Maryland Bar Bulletin
Publications : Bar Bulletin : November 2007

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One of the deadliest fires in Baltimore’s history ripped through a Cecil Avenue townhouse in the early morning hours of Tuesday, May 22, 2007. Firefighters arrived just before 7:25 a.m., but it was already too late for many in that house. Seven year old MarQuis Ellis, a second grader at Highlandtown Elementary school, died in that fire.

“He wasn’t where he was supposed to be,” chides Anthony “Bubba” Green. “If his mother knew how important it was for him to come to school everyday, this never would have happened.”

Green speaks about this incident with a lot of passion because Ellis was a participant of the Truancy Court Program (TCP), an early intervention system for truant students in Baltimore City Public Schools. Green, the program’s full-time mentor coordinator and a former defensive lineman for the Baltimore Colts, had started the process with Ellis but, “it was slow coming,” and now the mentor was out of time. Though only addressing truancy in the school system, the program stresses its importance.

“If you drop the ball, you could be dropping a life,” laments Green.

Created by the University of Baltimore School of Law’s Center for Families, Children and the Courts in 2005, the TCP goes into the schools after they are contacted about students who have missed anywhere from 9-15 days. Then Green, along with a TCP Coordinator, a Student Fellow and a volunteer Baltimore City Judge, meets with the 15-20 truant students for 10 weeks. The goal is to reach the kids early (elementary or middle school) so that their truant patterns do not persist and lead them to the dark avenues of Baltimore City.

“If a child is going to school, he might not be paying attention, but at least he is in a safe haven,” said Green. “If we can get him to school then maybe he can connect with somebody, and that’s the mentoring piece. We all had an opportunity to connect with somebody in school. It might have been a teacher, a principal, [or] a coach, [but] they kind of mentored us along the way.”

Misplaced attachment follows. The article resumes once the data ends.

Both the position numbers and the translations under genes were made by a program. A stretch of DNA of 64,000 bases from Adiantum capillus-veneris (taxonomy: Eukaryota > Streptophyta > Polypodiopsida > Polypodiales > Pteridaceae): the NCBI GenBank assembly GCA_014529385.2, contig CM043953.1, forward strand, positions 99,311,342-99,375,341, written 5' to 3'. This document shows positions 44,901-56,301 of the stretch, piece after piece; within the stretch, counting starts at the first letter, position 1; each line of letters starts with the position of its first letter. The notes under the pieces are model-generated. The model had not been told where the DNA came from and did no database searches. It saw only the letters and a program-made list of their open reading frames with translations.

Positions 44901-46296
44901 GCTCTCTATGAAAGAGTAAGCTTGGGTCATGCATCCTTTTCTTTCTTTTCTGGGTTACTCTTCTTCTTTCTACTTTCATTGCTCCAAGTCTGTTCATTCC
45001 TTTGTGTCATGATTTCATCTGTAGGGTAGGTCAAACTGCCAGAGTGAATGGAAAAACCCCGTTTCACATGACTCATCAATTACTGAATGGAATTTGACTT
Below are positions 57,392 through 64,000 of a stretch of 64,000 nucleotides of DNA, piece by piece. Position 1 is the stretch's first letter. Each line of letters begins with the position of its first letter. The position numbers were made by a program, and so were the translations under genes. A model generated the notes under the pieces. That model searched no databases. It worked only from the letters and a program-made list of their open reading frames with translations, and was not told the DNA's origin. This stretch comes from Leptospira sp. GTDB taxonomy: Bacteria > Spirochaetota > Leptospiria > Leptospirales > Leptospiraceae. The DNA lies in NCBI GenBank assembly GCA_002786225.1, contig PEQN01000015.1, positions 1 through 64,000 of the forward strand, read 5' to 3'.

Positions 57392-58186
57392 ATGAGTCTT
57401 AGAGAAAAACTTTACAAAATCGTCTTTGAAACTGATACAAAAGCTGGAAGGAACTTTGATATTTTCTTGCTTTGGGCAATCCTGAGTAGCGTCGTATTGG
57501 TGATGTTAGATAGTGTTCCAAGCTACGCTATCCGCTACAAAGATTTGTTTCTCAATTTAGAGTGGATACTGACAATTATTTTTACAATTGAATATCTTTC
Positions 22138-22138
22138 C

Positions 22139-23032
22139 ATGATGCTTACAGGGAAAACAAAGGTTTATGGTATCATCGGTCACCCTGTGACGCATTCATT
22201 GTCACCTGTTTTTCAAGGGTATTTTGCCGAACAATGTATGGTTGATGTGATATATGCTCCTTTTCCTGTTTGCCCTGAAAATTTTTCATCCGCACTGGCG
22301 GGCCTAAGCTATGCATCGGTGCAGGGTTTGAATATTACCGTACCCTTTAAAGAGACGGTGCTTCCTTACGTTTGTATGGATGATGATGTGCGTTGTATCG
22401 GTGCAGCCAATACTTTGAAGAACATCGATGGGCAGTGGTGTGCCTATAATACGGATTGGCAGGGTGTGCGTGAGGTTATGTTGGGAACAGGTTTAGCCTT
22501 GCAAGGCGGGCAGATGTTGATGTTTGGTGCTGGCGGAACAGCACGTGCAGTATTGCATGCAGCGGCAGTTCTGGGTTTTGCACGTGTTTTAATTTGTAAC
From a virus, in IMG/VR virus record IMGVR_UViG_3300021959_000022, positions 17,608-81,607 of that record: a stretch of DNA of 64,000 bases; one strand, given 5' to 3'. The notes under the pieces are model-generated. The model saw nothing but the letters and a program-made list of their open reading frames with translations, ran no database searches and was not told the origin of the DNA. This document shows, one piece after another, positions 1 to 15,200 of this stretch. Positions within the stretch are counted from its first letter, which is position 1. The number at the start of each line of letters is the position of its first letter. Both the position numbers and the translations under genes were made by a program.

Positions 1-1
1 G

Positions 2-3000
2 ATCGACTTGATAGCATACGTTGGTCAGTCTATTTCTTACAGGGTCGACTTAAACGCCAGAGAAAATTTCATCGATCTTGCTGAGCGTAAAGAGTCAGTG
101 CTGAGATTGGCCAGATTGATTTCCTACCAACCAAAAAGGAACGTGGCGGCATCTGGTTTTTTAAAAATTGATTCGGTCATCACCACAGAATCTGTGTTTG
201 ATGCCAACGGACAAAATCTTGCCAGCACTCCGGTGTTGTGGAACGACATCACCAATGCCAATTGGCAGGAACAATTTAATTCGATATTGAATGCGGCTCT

TCP currently operates in six elementary/middle schools, including Highlandtown, Calverton and Barclay, among others. Their holistic approach allows the program to address many different situations.

“The problems we see stem from social problems, not just problems from families or schools,” said Barbara Babb, Director of the Center for Families, Children and the Courts. “Our problems are much larger than all of that.”

“We have to be ready for whatever,” Green continued, “because we don’t always know what’s coming our way as far as the issues these kids are dealing with.” He pointed out that drugs and gangs are regularly shoved in these kids’ faces by not only their peers, but sometimes their parents as well.

The main objective of Green’s program is to build a rapport with the kids. He admits that these kids have to deal with issues and scenarios that he never came across in his youth, so sports becomes the common denominator between the two generations. “They understand those examples,” said the 50-year-old mentor.

In describing the program to the kids for the first time, Green eases into a nostalgic era when there were no bumpers on bowling lanes to guide the ball to the pins. “We are just those bumpers, keeping you back in the lane, on the path of success,” he tells the kids. “We are just trying to keep you out of the gutter.”

Midway through the program, Green reminds the students that this is voluntary and that after the 10 weeks, they are on their own. He continues: “Let’s act like we are playing one-on-one basketball. It’s your ball, what are you going to do with it? You have to make a choice. We are going to give you what you need. We are going to give you character-building classes. We’re going to talk to you about issues, asking for help [and] having a well-balanced life. We are not going to allow you to give us any excuses.”

The parents are reminded that TCP is a team concept and their support is a major part of the plan. From his days as the offensive line coach at Morgan State University, Green had the five linemen say, in unison, “I will do my job.” This message is applicable to TCP.

“If we are on the same page, we can’t fail,” said Green.

 

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Publications : Bar Bulletin: November  2007